How To Become More Consistent At Blogging Part 2

When you search for ‘discipline’ in the Amazon UK bookstore, there are over 24,000 results in the category of ‘Business, Finance and Law’ alone!

The plethora of books available on the topic of self-discipline, building habits and creating rituals for success tells me that being consistent is a common struggle for entrepreneurs – and blogging is a prime example.

Last week, we discussed strategies to overcome the lack of confidence, lack of ideas and insufficient planning in relation to blogging. But there are 3 more underlying reasons for inconsistency that I’ve been able to identify:

  • Need for prioritisation
  • Lack of a system
  • Lack of assistance/delegation

So, let’s tackle them now.

Be strict about your priorities

Easier said than done, right?

When you’re running a business day-to-day, your priorities can become muddy. What you might decide is your top priority on a Sunday night, when you’re undisturbed and preparing for the week ahead, may quickly go out the window on Monday when one of your clients is having a crisis.

A few distractions like this and before you know it, the day is over and you never did get around to that blog post. Why?

Because it didn’t shout loudest.

At the end of the day, if you decide that blogging is a key part of your marketing strategy and that it’s important for the long-term success of your business, it’s down to you to honour that.

Something that has really helped me with prioritisation over the last couple of years is when something seemingly urgent comes across my desk, to ask myself:

‘Does this serve my agenda, or someone else’s?’

For instance, emails, whilst an integral part of doing business, are effectively people adding their priorities to your agenda. And how many of us use our inbox as our to-do list?!

Obviously, as service providers, we have obligations to our clients, our team and various other people. But, occasionally, it pays to take a step back and ask yourself that question, to evaluate how much time you’re really spending on your own objectives.

If you feel that your own priorities are indeed being overtaken by ‘urgent’ issues, try setting ‘do not disturb’ periods throughout your week. Agree on them with your team, and put on your out-of-office response to let your clients know you’ll reply later in the day.

This will help you find time for the important, yet non-urgent tasks like blogging.

Establish a system

To become a consistent blogger on sheer willpower alone would be virtually impossible. You need to create a system; a routine that gives you the best chance of maintaining your publishing schedule.

You need a system for gathering your ideas, for planning, for managing your upcoming posts, for writing them, and for publishing and promoting them.

This might seem daunting, but it doesn’t have to be complicated. It simply means deciding how you’re going to approach the process so that indecision doesn’t become a tool for procrastination.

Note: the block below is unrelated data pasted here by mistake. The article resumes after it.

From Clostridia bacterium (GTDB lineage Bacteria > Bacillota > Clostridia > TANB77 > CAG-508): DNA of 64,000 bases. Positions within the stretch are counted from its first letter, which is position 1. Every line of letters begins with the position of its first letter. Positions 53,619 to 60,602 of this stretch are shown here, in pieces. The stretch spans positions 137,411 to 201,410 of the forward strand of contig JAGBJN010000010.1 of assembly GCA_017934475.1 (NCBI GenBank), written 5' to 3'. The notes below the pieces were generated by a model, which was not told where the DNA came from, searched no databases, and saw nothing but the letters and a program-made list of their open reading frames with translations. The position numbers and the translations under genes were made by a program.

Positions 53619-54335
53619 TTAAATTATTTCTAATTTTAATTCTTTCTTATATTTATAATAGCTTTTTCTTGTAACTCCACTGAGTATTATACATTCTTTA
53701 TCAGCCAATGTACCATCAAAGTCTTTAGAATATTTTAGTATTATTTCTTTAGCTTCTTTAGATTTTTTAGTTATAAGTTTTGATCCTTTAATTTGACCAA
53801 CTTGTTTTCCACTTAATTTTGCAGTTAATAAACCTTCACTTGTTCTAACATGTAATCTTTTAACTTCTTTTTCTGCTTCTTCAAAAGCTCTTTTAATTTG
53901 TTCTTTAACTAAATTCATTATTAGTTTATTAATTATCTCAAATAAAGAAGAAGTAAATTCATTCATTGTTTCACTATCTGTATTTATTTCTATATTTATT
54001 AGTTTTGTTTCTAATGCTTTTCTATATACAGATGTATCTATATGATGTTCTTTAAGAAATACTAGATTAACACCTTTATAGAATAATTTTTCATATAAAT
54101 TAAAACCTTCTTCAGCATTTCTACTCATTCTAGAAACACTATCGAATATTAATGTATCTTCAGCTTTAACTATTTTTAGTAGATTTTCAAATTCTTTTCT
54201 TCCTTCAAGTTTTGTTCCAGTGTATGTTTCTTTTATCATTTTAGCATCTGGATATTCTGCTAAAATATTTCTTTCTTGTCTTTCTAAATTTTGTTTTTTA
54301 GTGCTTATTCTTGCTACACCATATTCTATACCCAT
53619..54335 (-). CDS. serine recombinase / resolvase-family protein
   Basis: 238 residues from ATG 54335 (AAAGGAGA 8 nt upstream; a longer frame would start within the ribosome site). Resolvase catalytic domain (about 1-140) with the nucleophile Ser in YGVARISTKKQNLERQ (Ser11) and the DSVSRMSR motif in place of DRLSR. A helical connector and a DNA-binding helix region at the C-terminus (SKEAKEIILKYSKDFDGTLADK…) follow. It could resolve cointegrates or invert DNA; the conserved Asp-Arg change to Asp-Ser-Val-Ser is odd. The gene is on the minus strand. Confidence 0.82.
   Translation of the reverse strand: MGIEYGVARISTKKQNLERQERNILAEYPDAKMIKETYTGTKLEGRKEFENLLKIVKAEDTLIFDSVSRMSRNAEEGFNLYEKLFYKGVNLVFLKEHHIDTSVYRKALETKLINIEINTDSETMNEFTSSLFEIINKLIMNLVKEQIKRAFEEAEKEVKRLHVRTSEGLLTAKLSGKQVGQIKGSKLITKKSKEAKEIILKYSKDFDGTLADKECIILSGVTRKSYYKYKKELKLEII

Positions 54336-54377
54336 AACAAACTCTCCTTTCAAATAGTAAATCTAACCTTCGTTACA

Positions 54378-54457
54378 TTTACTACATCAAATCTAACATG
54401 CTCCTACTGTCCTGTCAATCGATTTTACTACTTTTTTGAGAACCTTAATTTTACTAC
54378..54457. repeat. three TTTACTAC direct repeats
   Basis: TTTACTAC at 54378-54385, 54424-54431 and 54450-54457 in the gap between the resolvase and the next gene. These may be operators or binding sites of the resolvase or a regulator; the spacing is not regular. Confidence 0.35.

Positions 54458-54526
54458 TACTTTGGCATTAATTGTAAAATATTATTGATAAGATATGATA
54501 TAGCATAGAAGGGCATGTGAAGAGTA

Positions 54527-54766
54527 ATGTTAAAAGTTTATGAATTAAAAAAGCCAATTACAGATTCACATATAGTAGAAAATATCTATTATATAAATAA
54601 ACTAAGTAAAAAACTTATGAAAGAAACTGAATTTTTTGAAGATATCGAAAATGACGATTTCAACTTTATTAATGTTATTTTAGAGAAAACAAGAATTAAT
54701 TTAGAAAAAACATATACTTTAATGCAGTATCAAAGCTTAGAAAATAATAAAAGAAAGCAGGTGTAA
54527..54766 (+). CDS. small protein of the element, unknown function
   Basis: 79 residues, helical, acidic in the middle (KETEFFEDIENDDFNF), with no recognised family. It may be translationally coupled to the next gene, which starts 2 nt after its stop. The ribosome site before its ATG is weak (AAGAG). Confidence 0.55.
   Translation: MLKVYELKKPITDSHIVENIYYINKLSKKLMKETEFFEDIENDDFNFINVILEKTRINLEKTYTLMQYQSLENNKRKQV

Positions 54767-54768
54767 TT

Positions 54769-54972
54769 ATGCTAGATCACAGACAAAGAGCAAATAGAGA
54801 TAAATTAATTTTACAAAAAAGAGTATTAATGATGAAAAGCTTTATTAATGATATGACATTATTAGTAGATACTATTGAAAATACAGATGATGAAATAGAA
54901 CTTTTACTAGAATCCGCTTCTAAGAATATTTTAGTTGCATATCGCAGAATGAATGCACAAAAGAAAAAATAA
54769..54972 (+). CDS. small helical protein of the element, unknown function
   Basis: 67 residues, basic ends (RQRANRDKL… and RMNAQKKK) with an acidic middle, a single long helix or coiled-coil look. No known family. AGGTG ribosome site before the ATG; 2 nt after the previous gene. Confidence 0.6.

For example, you might decide that you’re going to gather your ideas in Evernote because you can capture them on-the-go. You might create your blog plan in Google Sheets or Excel, and decide that you’ll have 3 months’ worth of blog posts planned at a time.

You might choose to manage your blog posts in Trello, because you can use the list function to show, visually, what stage each blog post is at in the process. You may decide to write the posts themselves on a Friday afternoon because this is when you experience the least distractions and can fully engage in creative thought.

You could also create a checklist of steps to publish your blog post, so that you do it successfully every time, and set up social media posts to be automatically sent out when the article goes live, using IFTTT or Zapier.

Establishing your own personal blogging system will ensure that you are best-equipped to deal with the curveballs that might be thrown at you on a weekly basis, which may lead to procrastination or avoidance.

Get someone to help you

The final strategy for becoming more consistent at blogging is to get help. Blogging successfully for your business can be very time consuming if you’re doing it all by yourself.

Let’s break it down…

  • Planning/research – 30mins-1 hour
  • Writing – 2-3 hours
  • Proofreading/editing – 30mins
  • Sourcing and designing images – 30mins-1 hour
  • Formatting, optimising and publishing – 30mins-1 hour
  • Promoting – 1 hour

Total = up to 7.5 hours

When you look at it like this, it’s easy to see why small business owners find it difficult to blog consistently! Without assistance, they could be dedicating an entire day’s work to writing and publishing just one article!

So, as entrepreneurs, we need to overcome our superhero-syndrome and delegate part of the process. This could be one of your existing employees, a virtual assistant, or a professional blog management service.

The hidden benefit of delegating elements of blog production is accountability. The very fact that you have to send content, or provide input to your team member in order that they can undertake the work, means you are far more likely to maintain a consistent publishing schedule.

 If you’re struggling to blog consistently for your business, try to determine the underlying cause and employ one of these 6 strategies to get back on track.

What’s your biggest challenge with business blogging? Let me know in the comments!

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